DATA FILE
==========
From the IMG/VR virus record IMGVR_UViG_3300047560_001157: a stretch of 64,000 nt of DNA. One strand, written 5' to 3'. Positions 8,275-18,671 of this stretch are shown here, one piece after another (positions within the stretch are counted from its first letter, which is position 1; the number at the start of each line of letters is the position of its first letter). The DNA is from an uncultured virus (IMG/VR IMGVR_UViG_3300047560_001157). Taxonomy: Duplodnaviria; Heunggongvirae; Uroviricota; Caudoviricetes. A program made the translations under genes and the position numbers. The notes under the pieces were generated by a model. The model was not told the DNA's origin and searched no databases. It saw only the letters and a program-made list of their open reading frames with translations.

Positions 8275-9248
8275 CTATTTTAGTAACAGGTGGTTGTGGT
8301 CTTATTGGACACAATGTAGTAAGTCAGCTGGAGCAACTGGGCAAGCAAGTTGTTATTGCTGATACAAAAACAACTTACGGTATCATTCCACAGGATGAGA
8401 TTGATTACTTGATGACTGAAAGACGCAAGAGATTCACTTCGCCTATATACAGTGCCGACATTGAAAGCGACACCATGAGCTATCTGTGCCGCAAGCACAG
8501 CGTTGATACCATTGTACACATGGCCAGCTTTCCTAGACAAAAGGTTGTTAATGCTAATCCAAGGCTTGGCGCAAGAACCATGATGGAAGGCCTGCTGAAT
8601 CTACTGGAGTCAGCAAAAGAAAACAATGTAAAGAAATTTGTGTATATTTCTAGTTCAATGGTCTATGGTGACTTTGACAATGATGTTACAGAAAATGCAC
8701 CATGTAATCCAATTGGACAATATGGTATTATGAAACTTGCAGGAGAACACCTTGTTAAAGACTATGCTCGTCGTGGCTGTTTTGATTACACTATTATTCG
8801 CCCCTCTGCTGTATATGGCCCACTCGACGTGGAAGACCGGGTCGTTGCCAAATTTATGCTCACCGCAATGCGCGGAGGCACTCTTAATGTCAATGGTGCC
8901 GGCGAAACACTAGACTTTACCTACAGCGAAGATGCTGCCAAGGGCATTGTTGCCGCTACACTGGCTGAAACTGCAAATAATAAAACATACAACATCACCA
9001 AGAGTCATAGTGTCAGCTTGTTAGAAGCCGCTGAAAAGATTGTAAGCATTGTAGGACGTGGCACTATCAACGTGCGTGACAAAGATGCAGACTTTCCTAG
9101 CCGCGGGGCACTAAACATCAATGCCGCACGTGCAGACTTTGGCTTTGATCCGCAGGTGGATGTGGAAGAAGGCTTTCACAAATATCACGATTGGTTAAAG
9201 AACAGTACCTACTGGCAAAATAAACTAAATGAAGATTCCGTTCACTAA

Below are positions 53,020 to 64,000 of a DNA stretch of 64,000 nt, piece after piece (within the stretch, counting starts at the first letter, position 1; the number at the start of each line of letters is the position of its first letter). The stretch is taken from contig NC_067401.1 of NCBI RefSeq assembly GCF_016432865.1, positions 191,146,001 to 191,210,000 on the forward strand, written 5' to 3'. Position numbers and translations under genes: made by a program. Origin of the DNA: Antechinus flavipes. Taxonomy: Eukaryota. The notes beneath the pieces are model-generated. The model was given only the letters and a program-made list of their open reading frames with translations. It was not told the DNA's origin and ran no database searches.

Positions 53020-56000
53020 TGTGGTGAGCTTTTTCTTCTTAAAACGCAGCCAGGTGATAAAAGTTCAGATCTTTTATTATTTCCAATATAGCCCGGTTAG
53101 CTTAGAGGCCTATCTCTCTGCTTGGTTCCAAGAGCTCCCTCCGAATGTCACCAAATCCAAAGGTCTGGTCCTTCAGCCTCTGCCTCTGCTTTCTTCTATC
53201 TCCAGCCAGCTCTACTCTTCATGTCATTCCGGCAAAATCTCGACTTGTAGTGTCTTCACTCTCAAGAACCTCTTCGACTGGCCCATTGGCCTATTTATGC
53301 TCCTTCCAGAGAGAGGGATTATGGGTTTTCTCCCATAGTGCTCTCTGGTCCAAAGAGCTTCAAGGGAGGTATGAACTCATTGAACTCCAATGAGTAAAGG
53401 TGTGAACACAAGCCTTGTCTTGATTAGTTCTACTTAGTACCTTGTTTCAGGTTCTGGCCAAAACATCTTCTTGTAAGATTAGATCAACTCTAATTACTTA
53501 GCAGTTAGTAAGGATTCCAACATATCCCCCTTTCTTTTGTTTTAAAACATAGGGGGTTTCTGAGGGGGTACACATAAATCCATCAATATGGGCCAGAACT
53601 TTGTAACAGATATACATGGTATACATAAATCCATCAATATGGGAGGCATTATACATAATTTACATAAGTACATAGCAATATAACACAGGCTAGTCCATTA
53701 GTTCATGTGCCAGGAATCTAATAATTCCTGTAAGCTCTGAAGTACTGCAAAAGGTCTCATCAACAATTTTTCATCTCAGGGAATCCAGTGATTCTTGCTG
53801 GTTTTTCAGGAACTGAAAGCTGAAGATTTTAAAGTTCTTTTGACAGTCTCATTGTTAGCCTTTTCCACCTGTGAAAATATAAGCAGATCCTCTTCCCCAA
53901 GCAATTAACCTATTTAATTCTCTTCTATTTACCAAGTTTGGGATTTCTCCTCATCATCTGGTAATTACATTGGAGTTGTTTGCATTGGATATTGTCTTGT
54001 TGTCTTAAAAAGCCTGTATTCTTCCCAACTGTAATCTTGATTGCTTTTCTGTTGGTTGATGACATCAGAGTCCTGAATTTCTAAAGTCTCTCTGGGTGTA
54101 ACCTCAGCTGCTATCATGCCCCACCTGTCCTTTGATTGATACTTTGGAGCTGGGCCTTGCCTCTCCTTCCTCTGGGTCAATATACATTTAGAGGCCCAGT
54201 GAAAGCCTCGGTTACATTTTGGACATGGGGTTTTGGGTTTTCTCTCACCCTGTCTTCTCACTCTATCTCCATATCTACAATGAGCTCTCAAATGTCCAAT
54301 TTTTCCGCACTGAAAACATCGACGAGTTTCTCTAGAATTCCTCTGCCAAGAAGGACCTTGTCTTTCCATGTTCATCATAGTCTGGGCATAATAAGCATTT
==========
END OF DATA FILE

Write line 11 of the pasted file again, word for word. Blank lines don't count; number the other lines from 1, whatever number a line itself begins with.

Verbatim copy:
9001 AGAGTCATAGTGTCAGCTTGTTAGAAGCCGCTGAAAAGATTGTAAGCATTGTAGGACGTGGCACTATCAACGTGCGTGACAAAGATGCAGACTTTCCTAG